Brewing Up a Longer Life: Drink Coffee, Studies Suggest

A woman drinks a cup of coffee and looks happy
(Image credit: A. and I. Kruk/Shutterstock)

Drinking coffee may do more than help wake you up — it may also help you live longer, two large new studies suggest.

Both studies — one from the United States and the other from Europe — found that people who drank caffeinated or decaffeinated coffee every day were less likely to die over a period of about 16 years, compared with people who didn't drink coffee.

Moreover, the more cups of joe people consumed each day, the less likely they were to die from any cause during the studies than people who were not coffee drinkers, according to the findings, which were both published online yesterday (July 10) in the journal Annals of Internal Medicine. [10 Interesting Facts About Caffeine]

These studies are in line with earlier findings that also showed a connection between higher rates of coffee consumption and a reduced risk of death, the researchers said. However, the previous studies had been done in largely white populations, and there was limited data on whether the effect would be seen in nonwhite populations.

In one of the new studies, the researchers analyzed data collected from more than 215,000 adults in the U.S., ages 45 to 75. Participants included African-Americans, Japanese Americans, Latinos, Native Hawaiians and Caucasians, who lived in Los Angeles or Hawaii and were all enrolled in the Multiethnic Cohort, an ongoing study examining lifestyle risk factors that may cause cancer in minority populations.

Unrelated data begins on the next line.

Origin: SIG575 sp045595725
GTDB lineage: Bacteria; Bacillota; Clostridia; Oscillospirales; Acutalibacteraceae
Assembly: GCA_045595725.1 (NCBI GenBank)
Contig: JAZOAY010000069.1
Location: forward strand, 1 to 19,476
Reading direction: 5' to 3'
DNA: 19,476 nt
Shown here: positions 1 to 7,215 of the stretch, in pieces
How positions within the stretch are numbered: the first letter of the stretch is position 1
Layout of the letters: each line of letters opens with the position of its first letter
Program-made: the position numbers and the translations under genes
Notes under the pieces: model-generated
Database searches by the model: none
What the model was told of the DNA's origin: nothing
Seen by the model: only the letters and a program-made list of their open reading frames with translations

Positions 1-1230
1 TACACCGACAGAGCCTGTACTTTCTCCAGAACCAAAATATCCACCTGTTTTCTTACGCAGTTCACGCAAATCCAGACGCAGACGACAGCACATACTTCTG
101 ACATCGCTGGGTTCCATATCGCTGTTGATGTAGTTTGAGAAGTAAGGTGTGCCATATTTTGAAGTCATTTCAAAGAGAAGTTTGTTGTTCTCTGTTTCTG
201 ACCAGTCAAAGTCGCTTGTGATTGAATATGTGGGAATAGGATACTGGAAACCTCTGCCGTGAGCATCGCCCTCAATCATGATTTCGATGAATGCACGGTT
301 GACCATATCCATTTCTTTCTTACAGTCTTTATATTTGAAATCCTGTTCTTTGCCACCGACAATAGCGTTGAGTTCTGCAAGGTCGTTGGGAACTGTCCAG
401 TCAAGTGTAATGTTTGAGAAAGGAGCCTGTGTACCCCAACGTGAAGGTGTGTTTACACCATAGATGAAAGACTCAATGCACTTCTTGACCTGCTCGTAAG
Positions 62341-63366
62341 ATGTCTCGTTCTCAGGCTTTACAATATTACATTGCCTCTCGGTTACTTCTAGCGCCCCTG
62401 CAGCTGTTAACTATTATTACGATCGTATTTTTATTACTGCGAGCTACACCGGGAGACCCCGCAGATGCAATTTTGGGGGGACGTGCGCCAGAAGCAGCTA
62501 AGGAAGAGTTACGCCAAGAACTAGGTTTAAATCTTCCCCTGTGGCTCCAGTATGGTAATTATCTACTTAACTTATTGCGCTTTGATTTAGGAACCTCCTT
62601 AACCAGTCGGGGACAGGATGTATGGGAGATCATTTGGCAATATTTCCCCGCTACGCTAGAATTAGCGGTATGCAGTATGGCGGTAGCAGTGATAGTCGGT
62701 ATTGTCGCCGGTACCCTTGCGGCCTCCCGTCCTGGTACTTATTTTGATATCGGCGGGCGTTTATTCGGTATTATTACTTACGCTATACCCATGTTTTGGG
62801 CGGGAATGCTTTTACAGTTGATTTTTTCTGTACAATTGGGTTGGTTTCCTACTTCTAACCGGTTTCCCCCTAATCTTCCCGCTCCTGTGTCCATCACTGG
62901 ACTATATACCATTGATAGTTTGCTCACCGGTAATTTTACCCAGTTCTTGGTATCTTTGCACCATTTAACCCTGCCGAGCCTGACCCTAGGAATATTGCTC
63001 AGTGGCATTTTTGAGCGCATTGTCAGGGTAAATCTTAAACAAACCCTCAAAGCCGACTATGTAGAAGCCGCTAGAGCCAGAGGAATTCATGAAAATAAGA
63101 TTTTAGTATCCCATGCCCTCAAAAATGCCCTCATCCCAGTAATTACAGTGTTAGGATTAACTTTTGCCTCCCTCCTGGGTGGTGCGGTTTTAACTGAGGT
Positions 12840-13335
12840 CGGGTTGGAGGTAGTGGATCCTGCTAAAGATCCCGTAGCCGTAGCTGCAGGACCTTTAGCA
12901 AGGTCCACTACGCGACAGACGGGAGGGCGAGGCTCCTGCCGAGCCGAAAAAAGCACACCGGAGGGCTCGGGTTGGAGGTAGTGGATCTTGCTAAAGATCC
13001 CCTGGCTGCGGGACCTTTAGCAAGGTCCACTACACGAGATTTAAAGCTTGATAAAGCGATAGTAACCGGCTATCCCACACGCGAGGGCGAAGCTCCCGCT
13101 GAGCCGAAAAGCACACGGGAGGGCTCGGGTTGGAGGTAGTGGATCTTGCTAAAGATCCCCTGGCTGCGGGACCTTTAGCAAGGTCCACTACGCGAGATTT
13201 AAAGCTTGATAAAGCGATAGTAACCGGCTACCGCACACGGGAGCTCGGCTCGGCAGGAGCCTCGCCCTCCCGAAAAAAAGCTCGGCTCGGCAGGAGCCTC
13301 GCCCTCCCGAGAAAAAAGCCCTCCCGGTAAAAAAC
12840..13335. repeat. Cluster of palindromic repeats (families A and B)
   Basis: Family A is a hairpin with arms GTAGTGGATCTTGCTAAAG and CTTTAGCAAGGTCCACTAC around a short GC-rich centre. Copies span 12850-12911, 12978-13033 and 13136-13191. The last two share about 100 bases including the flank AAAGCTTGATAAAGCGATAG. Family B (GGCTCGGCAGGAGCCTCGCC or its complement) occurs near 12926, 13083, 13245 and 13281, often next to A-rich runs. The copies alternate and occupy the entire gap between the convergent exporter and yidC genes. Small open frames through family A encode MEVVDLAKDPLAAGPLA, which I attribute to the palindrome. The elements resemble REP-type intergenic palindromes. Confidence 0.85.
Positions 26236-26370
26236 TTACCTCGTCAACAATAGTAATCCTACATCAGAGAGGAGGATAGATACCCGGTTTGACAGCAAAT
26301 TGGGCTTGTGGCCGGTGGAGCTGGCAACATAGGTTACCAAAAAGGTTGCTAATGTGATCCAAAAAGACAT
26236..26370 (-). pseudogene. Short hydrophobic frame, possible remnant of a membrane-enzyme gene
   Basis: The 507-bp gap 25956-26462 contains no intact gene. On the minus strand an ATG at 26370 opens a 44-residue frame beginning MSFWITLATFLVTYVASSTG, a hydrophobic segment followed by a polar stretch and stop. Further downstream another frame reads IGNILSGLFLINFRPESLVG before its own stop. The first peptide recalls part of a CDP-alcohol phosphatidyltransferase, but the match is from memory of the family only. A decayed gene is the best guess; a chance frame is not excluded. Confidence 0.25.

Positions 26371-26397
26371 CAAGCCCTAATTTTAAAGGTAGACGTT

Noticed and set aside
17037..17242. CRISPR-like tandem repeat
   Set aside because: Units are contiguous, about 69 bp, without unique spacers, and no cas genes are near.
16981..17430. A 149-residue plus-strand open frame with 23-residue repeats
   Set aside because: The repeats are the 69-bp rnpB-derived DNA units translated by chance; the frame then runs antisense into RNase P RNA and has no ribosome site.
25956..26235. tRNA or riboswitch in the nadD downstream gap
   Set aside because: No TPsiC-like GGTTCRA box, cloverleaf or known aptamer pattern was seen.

People's lifestyle habits, disease risks and genetic susceptibilities to cancer vary widely across different races and ethnicities, so the new finding that again linked coffee drinking with a lower risk of dying offers stronger evidence that coffee drinking is protective and is associated with lower mortality, said Veronica W. Setiawan, the lead author of that study and an associate professor of preventive medicine at the University of Southern California's Keck School of Medicine in Los Angeles.

At the beginning of the study, each participant completed a lifestyle and dietary questionnaire asking them to describe how frequently they drank regular or decaffeinated coffee in the past year. The researchers found that during an average follow-up period of about 16 years, there were about 58,000 deaths among the participants.

The analysis also showed that participants who consumed an average of one cup of regular or decaffeinated coffee a day had about a 12 percent lower risk of death than participants who drank no coffee.

Participants who downed two to three cups of coffee a day, on average, were about 18 percent less likely to die than people who drank no java, according to the findings. The results held true in four out of five ethnic groups studied — all except Native Hawaiians — even after researchers took into account factors that could influence people's coffee habits or their risk of death, such as smoking, alcohol use, physical activity and pre-existing illness. [Extending Life: 7 Ways to Live Past 100]

The mortality rates found in this study are quite comparable to the data from white populations, Setiawan told Live Science. It's unclear why coffee may reduce a person's risk of dying, but the popular beverage has many biologically active compounds that may play a role, because they have antioxidant and anti-inflammatory properties, she said.